Here are the top best Is halo top ice cream healthy voted by readers and compiled and edited by our team, let’s find out
A few weeks ago, my sweet tooth raging, I rummaged through the freezer and found a nearly-full carton of Halo Top’s Birthday Cake Ice Cream. The low-calorie ice cream alternative satisfied my sugar cravings, though it did leave me a tiny bit wistful for the decadent creaminess of the real thing. But, at least I didn’t feel like I was being “unhealthy” by finishing an entire container of something in one sitting.
Besides Halo Top, a bunch of other low-calorie alternatives have cropped up in grocery store freezers recently. While a pint of Halo Top, Enlightened, Simple Truth, or Arctic Zero ice cream contains only around 70 to 350 calories, a pint of, say, Ben & Jerry’s can pack more than 1,000 calories. A pint of the “healthy” ice creams also has only around five percent of the fat in Ben & Jerry’s. They’re also low in sugar, as VICE points out, and some, like Halo Top and Enlightened, are higher in protein (but not high enough to help with gains or anything). Plus, they contain fiber and “all-natural ingredients.” But is “healthy” ice cream really healthier than real ice cream?
“The short answer is no,” Amy Kimberlain, a registered dietitian nutritionist in Miami and a media spokesperson for the Academy of Nutrition and Dietetics.
If you compare “healthy” ice cream to regular ice cream “stat for stat,” the former does seem healthier, Kimberlain says. Many healthy ice cream brands replace the whole milk and cream typically used in ice cream with skim milk. For the creamy consistency that would have come from fat, they add zero-calorie thickeners, including gum (such as guar gum) and fiber (often listed as “prebiotic fiber” or “chicory root fiber”). They also often substitute real sugar with lower-calorie sugar alcohols (such as erythritol) as well as zero-calorie sugar substitutes (such as stevia and monk fruit extract). The result of all these Frankensteinian machinations? A concoction that tastes okay most of the time, and pretty good at best.
The gum and sugar alcohols aren’t digestible, so they can cause gas and bloating. In fact, they may even act as a laxative in some people, Kimberlain says — ironically enough, since lactose intolerant consumers often reach for these products as alternatives to regular ice cream. Although prebiotic fiber has been shown to benefit gut health, large volumes can also make you gassy, she adds. And since “healthy” ice creams contain little fat, which normally provides flavor and makes you feel full, “they’re not satisfying.”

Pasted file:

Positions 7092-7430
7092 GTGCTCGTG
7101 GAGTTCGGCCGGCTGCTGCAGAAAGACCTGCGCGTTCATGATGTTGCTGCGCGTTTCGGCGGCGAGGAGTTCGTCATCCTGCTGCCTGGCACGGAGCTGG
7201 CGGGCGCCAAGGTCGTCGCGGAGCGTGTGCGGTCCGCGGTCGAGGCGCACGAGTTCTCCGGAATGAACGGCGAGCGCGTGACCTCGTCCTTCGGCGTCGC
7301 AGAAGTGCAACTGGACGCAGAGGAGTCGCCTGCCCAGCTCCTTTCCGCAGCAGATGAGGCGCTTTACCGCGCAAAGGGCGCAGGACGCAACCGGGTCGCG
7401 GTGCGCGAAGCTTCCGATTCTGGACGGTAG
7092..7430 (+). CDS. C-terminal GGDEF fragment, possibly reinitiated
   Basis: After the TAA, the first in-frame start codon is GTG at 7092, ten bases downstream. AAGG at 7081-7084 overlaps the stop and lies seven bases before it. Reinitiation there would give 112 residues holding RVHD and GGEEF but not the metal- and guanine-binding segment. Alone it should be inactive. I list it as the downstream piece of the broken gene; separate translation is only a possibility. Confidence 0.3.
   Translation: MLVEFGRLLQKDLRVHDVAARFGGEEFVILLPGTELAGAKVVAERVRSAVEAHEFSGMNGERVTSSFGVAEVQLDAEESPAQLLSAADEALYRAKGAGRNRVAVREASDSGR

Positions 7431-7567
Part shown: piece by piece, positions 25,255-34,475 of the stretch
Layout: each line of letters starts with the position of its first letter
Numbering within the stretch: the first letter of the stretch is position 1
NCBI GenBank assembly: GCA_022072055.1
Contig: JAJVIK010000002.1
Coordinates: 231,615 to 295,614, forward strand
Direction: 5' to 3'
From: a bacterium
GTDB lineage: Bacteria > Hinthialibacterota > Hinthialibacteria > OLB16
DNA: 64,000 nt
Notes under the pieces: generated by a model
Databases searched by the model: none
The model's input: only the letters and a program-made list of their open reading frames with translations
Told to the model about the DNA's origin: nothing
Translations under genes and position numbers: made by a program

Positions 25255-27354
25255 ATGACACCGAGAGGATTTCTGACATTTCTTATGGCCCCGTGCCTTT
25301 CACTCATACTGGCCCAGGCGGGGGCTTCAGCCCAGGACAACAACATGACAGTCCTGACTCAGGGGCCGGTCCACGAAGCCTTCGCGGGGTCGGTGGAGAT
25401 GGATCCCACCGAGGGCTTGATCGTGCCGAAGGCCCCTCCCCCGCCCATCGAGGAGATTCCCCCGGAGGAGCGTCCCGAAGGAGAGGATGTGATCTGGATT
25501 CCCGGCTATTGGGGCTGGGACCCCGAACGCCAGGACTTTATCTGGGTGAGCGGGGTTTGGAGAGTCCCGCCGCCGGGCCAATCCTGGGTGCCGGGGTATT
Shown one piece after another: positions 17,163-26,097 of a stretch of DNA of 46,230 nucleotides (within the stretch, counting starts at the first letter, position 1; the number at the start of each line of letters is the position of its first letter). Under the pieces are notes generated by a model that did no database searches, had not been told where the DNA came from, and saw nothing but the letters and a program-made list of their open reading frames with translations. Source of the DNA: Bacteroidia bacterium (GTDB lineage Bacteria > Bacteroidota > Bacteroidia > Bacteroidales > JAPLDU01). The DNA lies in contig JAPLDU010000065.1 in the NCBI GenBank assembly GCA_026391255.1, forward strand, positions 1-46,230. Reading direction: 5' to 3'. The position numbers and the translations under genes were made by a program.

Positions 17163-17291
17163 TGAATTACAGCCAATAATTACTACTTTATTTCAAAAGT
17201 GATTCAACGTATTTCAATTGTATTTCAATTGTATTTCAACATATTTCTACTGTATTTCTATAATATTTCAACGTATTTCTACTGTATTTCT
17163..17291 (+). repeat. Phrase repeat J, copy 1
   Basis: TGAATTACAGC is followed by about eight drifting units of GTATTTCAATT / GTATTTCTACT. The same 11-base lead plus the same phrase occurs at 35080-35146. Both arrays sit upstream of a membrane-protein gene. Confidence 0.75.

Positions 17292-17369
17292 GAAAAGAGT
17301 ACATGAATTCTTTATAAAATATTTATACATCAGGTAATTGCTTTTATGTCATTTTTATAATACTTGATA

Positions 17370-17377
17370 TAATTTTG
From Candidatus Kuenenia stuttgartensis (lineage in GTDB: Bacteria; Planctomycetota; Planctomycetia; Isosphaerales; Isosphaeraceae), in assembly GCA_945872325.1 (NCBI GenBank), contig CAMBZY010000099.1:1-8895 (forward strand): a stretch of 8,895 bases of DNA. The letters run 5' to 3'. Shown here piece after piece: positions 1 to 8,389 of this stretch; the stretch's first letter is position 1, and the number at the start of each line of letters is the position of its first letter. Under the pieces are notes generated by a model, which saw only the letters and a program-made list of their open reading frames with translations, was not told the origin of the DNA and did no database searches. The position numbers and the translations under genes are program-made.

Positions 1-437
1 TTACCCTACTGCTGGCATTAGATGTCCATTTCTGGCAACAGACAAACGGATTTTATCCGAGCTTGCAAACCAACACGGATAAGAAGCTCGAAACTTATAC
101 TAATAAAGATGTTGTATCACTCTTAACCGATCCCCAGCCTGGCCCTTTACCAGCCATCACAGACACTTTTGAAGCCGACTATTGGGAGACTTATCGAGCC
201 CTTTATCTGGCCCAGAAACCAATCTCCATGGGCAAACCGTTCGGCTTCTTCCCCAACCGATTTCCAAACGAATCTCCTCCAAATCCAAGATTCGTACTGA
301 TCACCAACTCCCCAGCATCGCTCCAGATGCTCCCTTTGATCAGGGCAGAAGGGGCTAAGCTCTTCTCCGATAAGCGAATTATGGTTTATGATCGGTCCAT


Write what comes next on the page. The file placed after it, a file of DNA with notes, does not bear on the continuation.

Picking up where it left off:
As a result, “you continue to eat that product in the hopes that you will feel satisfied,” or you may turn to another dessert to do so. Kimberlain adds that stevia and other sugar alternatives contain 200 to 300 times the sweetness of real sugar, which may just intensify your sweet tooth and make you more likely to hanker for dessert later on. You may just end up stuck in a vicious cycle, with “healthy” ice cream only further fueling your craving for sweets.
Many of these brands also employ “guilt-free” messaging. (For instance, Halo Top’s seals bear the affirming “Stop when you hit the bottom,” while Enlightened markets itself as “The Good-for-You Ice Cream.”) This can warp people’s perceptions of portion sizes, so that they think a pint of anything is a healthy portion size, Kimberlain says. Since these products are supposedly “healthy,” they may eat them more frequently than they would regular desserts, and “healthy” ice cream may eventually replace other, higher-nutritional value foods.
Ultimately, people may end up consuming more calories than if they had occasionally eaten modest servings of the real thing, which would have left them satisfied and less likely to keep eating, Kimberlain says. (She advises her patients to familiarize themselves with what a portion of ice cream looks like — half a cup — “and savor the whole thing.”)
Kimberlain also points out that the messaging ice cream brands use creates the mindset that, “I can eat the whole pint, because it’s not that bad,” when in fact, no foods are good or bad. “It creates this concept of foods”— in this case, real ice cream — “that are off-limits.” In reality, though, ice cream and other desserts “are definitely fine every once in a while.”
Kimberlain doesn’t think “healthy” ice creams are inherently harmful. It all comes down to knowing yourself: Will a small portion of a “healthy” ice cream leave you satiated? “If this provides satisfaction for people, I tell them to eat it,” she says, “but don’t be fooled into thinking it’s healthier.” At least every now and then, you may be better off treating yourself to the real thing.